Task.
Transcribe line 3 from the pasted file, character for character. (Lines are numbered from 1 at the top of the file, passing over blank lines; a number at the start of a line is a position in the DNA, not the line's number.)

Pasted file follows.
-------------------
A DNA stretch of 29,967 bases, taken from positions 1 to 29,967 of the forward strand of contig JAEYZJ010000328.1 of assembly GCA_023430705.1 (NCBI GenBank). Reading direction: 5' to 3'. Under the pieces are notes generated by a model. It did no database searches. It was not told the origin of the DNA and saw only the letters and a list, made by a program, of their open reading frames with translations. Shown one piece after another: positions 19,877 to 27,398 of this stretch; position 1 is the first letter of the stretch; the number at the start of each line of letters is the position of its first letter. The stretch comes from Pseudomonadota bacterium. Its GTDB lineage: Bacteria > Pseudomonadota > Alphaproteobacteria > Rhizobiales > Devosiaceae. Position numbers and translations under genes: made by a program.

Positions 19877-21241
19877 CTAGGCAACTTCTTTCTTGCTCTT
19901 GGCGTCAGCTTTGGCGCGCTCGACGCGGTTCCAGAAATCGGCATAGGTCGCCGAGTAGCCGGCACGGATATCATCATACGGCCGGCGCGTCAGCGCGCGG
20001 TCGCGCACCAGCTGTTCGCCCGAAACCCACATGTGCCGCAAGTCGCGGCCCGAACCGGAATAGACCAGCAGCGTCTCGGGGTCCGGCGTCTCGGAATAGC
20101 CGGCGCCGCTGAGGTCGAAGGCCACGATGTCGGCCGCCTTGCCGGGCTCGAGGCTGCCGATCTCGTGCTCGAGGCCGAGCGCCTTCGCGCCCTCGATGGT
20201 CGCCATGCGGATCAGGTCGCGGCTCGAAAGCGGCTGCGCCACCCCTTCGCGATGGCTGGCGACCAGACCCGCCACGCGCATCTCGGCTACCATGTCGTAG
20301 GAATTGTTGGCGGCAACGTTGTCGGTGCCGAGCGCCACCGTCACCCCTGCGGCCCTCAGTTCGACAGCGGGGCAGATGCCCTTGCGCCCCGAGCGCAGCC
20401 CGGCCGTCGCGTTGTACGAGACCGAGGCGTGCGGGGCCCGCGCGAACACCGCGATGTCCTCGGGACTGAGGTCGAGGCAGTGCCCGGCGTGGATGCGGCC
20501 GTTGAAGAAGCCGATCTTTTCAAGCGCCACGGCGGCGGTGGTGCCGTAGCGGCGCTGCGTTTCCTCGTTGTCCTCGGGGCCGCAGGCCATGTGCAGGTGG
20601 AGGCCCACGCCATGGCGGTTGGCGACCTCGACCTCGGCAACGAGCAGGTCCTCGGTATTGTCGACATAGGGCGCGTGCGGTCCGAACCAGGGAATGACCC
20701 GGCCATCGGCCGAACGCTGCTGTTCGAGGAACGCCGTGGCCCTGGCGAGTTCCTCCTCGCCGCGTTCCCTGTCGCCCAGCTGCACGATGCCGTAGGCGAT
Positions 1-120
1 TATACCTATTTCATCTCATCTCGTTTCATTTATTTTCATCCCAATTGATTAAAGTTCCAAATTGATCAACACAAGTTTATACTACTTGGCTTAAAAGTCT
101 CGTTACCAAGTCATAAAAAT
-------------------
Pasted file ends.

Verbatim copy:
19877 CTAGGCAACTTCTTTCTTGCTCTT